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NHL lockout: Highlights of the NHL-NHLPA tentative deal

The NHL and NHL PlayersAssociation reached a tentative deal on a new collective agreement around 4:45 a.m. ET Sunday. While the deal still needs to be ratified by the players and the league, here are some of the highlights, based on information from sources:

 • The CBA will run for 10 years through Sept. 15, 2022, with a mutual option to terminate the deal after eight years.

 • Players receive defined benefit pension plan.

 • Owners and players split revenue 50-50 each season, with the players receiving $ 300 million in deferred “make-whole payments” to ease the transition from the old system.

 • A pro-rated salary cap of $ 70.2 million for the shortened 2012-13 season followed by a salary cap of $ 64.3 million — the cap is guaranteed not to drop below that number moving forward — in 2013-14. The salary floor will be set at $ 44 million for both years.

 • Seven-year limit on free-agent contracts (eight-year limit when a team signs its own player to an extension).

 • A maximum salary variance of 35 per cent from year to year, with no more than a 50 per cent total difference between any two seasons in the contract.

 • The minimum salary starts at $ 525,000 this season and reaches $ 750,000 for the 10th and final year of the agreement.

 • Teams can only walk away from a player in salary arbitration who is awarded at least $ 3.5 million.

 • Each team will be given the option of two “amnesty buyouts” that can be used to terminate contracts prior to the 2013-14 season or 2014-15 season. The buyouts will cost two-thirds of the remaining amount on a deal — paid evenly over twice its remaining length — and will count against the players’ overall share in revenues, but not the individual team’s salary cap.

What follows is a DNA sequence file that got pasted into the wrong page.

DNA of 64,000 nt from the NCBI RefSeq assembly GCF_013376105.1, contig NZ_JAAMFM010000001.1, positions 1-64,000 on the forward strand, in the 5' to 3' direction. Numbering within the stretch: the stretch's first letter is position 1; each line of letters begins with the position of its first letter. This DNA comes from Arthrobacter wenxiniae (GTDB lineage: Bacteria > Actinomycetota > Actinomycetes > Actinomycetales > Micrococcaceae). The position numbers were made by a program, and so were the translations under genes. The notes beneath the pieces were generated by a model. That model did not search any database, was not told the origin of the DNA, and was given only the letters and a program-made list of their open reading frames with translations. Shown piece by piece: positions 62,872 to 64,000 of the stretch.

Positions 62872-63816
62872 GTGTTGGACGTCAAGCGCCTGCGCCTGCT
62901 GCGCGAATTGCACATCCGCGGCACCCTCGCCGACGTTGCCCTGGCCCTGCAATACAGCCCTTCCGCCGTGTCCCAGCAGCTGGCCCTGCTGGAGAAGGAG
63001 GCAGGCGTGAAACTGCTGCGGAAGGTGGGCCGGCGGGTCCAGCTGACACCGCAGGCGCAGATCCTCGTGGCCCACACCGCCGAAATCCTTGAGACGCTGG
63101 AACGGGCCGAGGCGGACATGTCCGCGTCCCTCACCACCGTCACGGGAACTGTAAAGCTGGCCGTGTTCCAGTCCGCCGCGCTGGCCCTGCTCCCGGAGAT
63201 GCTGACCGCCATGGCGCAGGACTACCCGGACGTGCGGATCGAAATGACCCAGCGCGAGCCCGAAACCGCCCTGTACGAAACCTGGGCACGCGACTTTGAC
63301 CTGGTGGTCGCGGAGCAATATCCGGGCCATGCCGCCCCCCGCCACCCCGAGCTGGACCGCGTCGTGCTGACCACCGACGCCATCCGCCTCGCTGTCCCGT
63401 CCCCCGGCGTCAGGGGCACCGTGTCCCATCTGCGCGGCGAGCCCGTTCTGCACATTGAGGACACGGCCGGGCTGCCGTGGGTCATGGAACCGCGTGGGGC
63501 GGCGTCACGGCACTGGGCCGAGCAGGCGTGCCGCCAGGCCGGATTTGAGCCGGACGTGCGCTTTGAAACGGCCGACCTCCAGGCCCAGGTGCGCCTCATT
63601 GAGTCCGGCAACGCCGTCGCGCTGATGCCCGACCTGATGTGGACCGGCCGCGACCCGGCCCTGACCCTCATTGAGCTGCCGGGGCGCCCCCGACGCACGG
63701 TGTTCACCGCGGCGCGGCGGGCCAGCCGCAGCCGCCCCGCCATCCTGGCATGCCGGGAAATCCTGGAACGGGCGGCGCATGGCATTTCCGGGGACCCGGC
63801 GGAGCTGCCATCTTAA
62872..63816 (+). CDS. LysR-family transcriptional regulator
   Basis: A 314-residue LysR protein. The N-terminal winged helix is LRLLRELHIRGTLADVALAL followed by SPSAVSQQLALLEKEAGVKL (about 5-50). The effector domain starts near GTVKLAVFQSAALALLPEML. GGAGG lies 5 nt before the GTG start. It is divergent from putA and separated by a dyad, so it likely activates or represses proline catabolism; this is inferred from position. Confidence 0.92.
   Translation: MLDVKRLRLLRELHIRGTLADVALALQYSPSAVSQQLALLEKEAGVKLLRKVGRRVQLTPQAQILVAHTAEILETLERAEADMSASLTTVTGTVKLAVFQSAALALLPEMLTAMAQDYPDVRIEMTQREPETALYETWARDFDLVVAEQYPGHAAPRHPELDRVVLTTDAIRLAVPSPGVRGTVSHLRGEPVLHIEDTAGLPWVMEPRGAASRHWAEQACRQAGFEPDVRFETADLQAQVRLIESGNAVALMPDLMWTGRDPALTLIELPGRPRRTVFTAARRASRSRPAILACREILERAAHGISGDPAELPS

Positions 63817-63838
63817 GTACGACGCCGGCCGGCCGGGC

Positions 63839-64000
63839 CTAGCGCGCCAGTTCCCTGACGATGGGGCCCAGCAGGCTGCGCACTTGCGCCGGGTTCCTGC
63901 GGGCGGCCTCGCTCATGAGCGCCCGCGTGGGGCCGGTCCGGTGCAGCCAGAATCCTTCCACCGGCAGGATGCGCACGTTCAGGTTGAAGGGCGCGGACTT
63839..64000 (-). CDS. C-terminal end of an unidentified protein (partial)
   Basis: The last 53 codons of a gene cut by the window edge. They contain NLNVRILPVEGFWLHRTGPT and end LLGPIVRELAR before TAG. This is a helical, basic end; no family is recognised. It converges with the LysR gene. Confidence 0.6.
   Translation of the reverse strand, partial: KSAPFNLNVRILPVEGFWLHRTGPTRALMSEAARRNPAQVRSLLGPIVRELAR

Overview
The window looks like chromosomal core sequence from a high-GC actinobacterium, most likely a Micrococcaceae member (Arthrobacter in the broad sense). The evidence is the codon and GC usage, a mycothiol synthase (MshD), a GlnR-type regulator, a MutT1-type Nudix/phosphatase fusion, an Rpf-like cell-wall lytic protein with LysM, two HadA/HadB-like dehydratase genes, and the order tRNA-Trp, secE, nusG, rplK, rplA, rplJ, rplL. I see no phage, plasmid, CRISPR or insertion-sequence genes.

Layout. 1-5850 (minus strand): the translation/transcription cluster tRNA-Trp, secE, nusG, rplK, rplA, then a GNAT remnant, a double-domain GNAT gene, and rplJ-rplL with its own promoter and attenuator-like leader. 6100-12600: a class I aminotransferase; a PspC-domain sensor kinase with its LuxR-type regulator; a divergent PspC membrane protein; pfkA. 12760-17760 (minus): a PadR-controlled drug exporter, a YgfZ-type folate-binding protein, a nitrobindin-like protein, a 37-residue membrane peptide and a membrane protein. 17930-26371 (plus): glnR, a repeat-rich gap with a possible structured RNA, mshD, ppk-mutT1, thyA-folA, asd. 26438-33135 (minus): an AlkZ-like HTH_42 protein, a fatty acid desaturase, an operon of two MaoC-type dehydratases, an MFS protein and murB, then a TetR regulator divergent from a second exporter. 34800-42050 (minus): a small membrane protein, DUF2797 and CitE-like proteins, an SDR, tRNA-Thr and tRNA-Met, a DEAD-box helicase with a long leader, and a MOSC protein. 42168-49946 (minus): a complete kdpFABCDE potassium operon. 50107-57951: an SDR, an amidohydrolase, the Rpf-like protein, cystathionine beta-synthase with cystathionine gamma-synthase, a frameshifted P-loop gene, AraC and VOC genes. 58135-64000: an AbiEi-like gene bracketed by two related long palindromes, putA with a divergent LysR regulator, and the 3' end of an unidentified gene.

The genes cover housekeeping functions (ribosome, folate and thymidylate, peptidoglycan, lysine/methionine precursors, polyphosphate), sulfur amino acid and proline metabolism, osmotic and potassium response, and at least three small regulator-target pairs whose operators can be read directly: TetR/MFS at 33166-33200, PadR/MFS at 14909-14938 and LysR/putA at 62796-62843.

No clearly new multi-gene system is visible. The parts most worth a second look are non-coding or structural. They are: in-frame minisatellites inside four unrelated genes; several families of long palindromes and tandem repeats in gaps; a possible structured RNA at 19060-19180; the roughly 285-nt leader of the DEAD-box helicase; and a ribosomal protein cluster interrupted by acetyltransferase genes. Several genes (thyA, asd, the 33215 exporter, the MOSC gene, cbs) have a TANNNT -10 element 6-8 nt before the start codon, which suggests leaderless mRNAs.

• Revenue sharing between teams increased to $ 200 million annually.

 • Any player on a one-way contract who plays in the American Hockey League with a salary in excess of the NHL’s minimum salary plus $ 375,000 will have the excess amount charged against his team’s salary cap.

 • Unrestricted free agency continues to open on July 1.

 • The participation of NHLers in future Olympics has yet to be determined. The decision will be made outside of the CBA.

 • The season will run either 48 games or 50 games and will be kept entirely within the conference. Under the 48-game scenario, teams play everyone outside their division three times and an unbalanced schedule internally, with five games against two rivals and four games against two others. The 50-game scenario is more straightforward with five games versus divisional opponents and three more against everyone else in the conference.

 • For the shortened 2012-13 NHL season, an April 5 trade deadline and July 5 start to free agency have been proposed. The sides have yet to formally sign off on that yet.

Read more on the end of the NHL lockout.

thestar.com – Sports

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